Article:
Finding the Aha Moment

For many chefs and mixologists, there’s an aha moment when the passion for something becomes a career possibility. Sometimes, that moment sparks in childhood. Other times, it’s a bit later in life. That’s Chef Yun's story. He spoke of moving through youth and early adulthood in fast-food restaurants like McDonald's, focused mostly on paying bills and moving from task to task. As the end of college rolled around, the new reality dawned. That’s when his spark arrived. Yun explained, “It dawned on me that I had a passion, and I had a career that I had set as a base and foundation. I didn't need to start from scratch. It was realizing all that I had done. I didn't know that I had it already with me, and there it was.”

Chef Amanda took a different stance that stemmed from her rural Indiana upbringing. She noted how most people felt that after graduation, girls would move on to nursing or teaching. Amanda wanted no part of that. After a friend suggested culinary school for bakers, she jumped in headfirst. She explained, “I went to San Francisco and just fell in love with the food scene and cooking in general. That was when I realized this is what I want to do. This is amazing. I don't have to be stuck in the role that people tell me I have to do.”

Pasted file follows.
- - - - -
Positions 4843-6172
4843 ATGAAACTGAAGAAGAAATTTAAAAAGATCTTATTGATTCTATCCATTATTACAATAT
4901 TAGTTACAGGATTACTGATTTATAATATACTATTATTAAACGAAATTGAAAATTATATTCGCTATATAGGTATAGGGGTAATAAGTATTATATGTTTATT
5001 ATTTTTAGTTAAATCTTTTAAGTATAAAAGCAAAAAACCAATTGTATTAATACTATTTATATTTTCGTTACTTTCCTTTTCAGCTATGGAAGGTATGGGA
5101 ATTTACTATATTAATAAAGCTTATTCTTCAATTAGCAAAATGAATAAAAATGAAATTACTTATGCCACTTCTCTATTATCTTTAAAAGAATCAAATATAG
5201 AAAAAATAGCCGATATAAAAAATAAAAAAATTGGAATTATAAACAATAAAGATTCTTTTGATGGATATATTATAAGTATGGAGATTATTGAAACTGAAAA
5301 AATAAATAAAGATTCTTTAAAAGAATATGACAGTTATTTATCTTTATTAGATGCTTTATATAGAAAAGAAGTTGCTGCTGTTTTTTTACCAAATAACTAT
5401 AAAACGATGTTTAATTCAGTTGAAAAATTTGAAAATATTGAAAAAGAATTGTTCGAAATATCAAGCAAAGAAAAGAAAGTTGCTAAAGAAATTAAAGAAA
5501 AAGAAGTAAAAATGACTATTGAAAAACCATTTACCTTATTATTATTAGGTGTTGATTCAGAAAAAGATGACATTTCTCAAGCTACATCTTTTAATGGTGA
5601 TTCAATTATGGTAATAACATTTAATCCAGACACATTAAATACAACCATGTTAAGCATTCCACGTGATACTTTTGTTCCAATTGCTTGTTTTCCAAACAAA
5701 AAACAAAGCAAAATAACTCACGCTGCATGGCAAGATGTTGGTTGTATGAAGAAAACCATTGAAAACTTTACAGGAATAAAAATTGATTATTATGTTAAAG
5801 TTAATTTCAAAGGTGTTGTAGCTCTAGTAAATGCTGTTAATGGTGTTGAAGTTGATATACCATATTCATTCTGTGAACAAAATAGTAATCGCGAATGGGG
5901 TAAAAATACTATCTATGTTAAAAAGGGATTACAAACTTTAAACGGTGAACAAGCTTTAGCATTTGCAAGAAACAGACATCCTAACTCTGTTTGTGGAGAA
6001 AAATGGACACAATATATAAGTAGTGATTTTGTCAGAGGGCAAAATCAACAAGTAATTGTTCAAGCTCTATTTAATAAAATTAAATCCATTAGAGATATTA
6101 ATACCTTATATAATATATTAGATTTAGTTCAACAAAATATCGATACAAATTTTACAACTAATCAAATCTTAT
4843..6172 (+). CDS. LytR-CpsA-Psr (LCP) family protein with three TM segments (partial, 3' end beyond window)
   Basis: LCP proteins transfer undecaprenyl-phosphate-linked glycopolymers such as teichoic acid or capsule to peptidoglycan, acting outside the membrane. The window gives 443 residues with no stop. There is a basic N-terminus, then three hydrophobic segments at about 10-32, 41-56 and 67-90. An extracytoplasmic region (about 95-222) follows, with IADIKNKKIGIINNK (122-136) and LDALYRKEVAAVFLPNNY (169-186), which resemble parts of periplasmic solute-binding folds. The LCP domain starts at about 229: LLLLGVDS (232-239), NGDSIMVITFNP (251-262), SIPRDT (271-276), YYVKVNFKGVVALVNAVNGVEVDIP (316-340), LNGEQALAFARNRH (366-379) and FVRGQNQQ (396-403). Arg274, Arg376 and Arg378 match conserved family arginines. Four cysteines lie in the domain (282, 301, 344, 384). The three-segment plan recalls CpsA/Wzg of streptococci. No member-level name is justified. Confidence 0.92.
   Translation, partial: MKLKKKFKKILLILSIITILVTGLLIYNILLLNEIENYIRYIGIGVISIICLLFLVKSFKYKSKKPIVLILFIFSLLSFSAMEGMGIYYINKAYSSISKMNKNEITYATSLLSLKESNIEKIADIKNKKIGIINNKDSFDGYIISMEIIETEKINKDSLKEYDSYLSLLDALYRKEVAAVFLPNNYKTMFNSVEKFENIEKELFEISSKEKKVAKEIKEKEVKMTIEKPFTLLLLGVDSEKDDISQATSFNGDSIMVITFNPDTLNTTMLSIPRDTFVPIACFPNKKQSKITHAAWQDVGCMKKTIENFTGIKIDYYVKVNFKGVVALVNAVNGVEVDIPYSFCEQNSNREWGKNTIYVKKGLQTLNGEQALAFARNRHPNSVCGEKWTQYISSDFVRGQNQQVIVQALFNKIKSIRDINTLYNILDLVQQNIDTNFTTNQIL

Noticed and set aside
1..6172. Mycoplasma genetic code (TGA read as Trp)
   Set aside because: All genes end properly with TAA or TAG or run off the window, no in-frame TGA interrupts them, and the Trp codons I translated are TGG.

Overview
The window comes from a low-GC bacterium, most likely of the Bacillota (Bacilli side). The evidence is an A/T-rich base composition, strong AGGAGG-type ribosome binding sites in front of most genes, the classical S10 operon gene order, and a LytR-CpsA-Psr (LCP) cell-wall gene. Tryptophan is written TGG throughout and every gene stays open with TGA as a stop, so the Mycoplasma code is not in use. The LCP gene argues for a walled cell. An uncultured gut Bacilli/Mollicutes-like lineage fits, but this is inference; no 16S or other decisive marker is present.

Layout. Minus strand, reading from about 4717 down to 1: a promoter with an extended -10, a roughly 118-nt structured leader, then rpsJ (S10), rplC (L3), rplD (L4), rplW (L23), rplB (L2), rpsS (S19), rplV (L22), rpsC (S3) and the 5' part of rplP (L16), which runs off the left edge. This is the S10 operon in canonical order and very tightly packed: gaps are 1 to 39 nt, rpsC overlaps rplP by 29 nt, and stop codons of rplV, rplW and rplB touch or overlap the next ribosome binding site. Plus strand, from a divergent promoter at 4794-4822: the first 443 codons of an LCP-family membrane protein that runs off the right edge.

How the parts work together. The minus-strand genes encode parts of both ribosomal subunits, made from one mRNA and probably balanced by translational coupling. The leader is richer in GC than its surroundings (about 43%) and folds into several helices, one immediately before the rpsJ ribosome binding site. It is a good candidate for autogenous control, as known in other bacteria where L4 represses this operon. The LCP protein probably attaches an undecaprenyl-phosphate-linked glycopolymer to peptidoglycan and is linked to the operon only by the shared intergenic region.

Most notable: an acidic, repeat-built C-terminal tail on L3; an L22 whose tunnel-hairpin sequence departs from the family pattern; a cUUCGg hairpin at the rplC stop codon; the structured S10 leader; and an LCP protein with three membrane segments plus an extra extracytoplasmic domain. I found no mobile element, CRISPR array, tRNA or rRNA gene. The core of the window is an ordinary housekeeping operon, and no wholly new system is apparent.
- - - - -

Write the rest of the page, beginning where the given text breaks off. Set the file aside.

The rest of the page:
For Bartender-Owner Fred, his New Age, hippie-style upbringing led to a liberal arts education in which the students had a true voice. He saw the state of the on-campus eatery, and he knew he could do better. Fred said, “We pitched the school on starting a student-run eatery that was 90% organic and 90% local-ish, give or take. The school gave us some seed money. But they basically encouraged our idea and got us started.” He added, “Because of the supportive environment I was in, I was able to see how that could work in reality and also how food could connect people to their surrounding environment and to the farmers.”


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Culinary Inspirations and Innovations

From food to drinks, the chefs and mixologists on the panel had much to say about how Philly’s food scene helped fuel their inspiration.